Marriage is among the highly recommended deeds. The Prophet
has said, “Whosoever marries, he has protected half of his religion.”
(1) He also said, “Whoever likes to follow my tradition, then [he
should know that] marriage is of my tradition.” (2) In another
hadith, he said, “No Muslim man has gained a benefit besides Islam
better than a Muslim wife who is a source of his pleasure whenever he looks at
her, who obeys him when he commands her, and remains faithful to him when he
is away.” (3)
Man should give importance to the qualities of the woman he would like to
marry. He should not marry except a woman who is chaste, honourable, of good
lineage, and righteous. She should be a source of help to him in the affairs
of this world and the hereafter.
Man should not confine his choice to the woman’s physical beauty and wealth. It has been narrated from the Prophet (s.a.w.) that he said, “O People! Beware of the green grass [growing] in a waste site.” Someone asked, “O Messenger of Allah! And what is the green grass in a waste site?” He replied, “A beautiful woman in an evil environment.” (4)
The woman and her guardians should give importance to the qualities of
the man she chooses to marry. She should not marry except a man who is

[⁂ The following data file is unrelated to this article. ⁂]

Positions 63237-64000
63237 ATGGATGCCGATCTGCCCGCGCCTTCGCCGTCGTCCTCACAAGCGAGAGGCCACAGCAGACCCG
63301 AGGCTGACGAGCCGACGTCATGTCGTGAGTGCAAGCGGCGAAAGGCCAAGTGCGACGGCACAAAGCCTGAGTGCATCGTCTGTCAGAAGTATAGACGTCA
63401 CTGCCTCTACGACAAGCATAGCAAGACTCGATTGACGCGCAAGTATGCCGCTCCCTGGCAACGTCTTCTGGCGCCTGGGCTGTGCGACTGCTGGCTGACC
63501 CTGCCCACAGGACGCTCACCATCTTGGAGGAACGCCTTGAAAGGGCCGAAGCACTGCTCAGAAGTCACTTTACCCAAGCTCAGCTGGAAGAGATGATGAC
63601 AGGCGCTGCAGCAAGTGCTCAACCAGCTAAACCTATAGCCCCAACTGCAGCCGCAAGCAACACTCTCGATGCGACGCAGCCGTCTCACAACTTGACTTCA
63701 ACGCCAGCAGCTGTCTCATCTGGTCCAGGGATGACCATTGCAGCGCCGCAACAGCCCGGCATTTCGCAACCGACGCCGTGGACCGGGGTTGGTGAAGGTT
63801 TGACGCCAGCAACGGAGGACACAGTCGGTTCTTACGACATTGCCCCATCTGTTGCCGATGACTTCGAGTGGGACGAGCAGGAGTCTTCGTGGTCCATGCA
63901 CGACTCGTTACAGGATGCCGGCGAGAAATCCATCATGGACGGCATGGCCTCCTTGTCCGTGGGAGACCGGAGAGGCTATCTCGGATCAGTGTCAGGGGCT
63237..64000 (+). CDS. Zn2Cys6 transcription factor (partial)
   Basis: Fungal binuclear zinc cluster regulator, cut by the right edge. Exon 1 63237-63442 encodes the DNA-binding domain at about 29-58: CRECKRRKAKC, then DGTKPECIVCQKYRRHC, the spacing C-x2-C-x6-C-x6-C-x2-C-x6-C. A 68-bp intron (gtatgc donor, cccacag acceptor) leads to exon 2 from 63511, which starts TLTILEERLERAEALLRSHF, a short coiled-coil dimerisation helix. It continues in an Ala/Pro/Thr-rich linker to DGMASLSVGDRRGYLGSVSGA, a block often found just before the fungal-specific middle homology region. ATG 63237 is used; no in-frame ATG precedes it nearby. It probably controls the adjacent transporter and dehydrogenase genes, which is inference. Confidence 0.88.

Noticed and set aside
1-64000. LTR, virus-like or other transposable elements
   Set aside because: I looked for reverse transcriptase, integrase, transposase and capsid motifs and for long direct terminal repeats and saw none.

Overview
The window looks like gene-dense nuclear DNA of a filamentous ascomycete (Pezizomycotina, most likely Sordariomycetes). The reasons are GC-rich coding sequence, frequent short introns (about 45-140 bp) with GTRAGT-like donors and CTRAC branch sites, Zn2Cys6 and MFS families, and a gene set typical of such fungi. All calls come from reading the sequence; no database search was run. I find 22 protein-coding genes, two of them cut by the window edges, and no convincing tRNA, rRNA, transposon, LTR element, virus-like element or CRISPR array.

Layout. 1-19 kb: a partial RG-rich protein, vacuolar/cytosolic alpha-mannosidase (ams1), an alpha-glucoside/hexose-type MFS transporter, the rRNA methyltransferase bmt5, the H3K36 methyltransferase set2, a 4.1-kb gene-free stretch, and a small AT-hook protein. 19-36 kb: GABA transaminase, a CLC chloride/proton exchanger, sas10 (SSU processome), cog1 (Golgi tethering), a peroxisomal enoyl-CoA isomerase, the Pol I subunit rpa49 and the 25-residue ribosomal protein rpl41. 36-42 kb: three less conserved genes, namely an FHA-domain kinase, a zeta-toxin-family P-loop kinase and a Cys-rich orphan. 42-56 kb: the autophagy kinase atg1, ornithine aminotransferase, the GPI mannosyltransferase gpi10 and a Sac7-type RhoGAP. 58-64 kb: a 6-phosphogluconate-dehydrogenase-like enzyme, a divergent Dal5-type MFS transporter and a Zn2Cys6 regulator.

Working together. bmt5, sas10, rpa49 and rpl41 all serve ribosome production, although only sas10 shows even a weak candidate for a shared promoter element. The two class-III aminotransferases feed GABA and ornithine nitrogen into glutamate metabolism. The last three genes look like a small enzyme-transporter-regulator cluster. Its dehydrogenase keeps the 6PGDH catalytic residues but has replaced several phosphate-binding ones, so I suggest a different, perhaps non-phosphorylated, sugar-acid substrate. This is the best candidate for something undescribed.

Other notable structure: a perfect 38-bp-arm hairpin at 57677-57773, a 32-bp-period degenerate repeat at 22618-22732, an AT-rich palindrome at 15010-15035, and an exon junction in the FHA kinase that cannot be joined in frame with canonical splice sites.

religious, chaste, of good character, not a drunkard or someone who commits
sins and evil deeds.
It is better not to reject the proposition of a man who is religious and
of good character. The Prophet has said, “When a man whose religion and
character pleases you comes to you [with a proposition], then marry him. If
you do not do so, there will be chaos and a great corruption in the world.”
It is mustahab (recommended) to work in getting people married, in
being intermediary, and in bringing the two parties to an
It is permissible for a man to look at the attractive features of the
woman he intends to marry. Similarly, it is permissible to talk to her before
proposing. So, it is permissible to look at her face, hair, neck, hands and
wrists, and legs and other parts of her body, provided that he does not so
without sexuall gratification. (See the question-answer section
In Islamic law, marriage is of two kinds: permanent and temporary.
Permanent Marriage means the marriage in which there is no fixed time. The
wife in this marriage is known as “the permanent wife”. (6)
Temporary Marriage means the marriage in which the time limit is fixed to a year or more or less. The wife in this marriage is known as “the temporary wife”. (7)
The formula for solemnizing the permanent marriage is as follows: The
woman says to the man: “Zawwaj-tuka nafsi bi mahrin qadruhu x — I give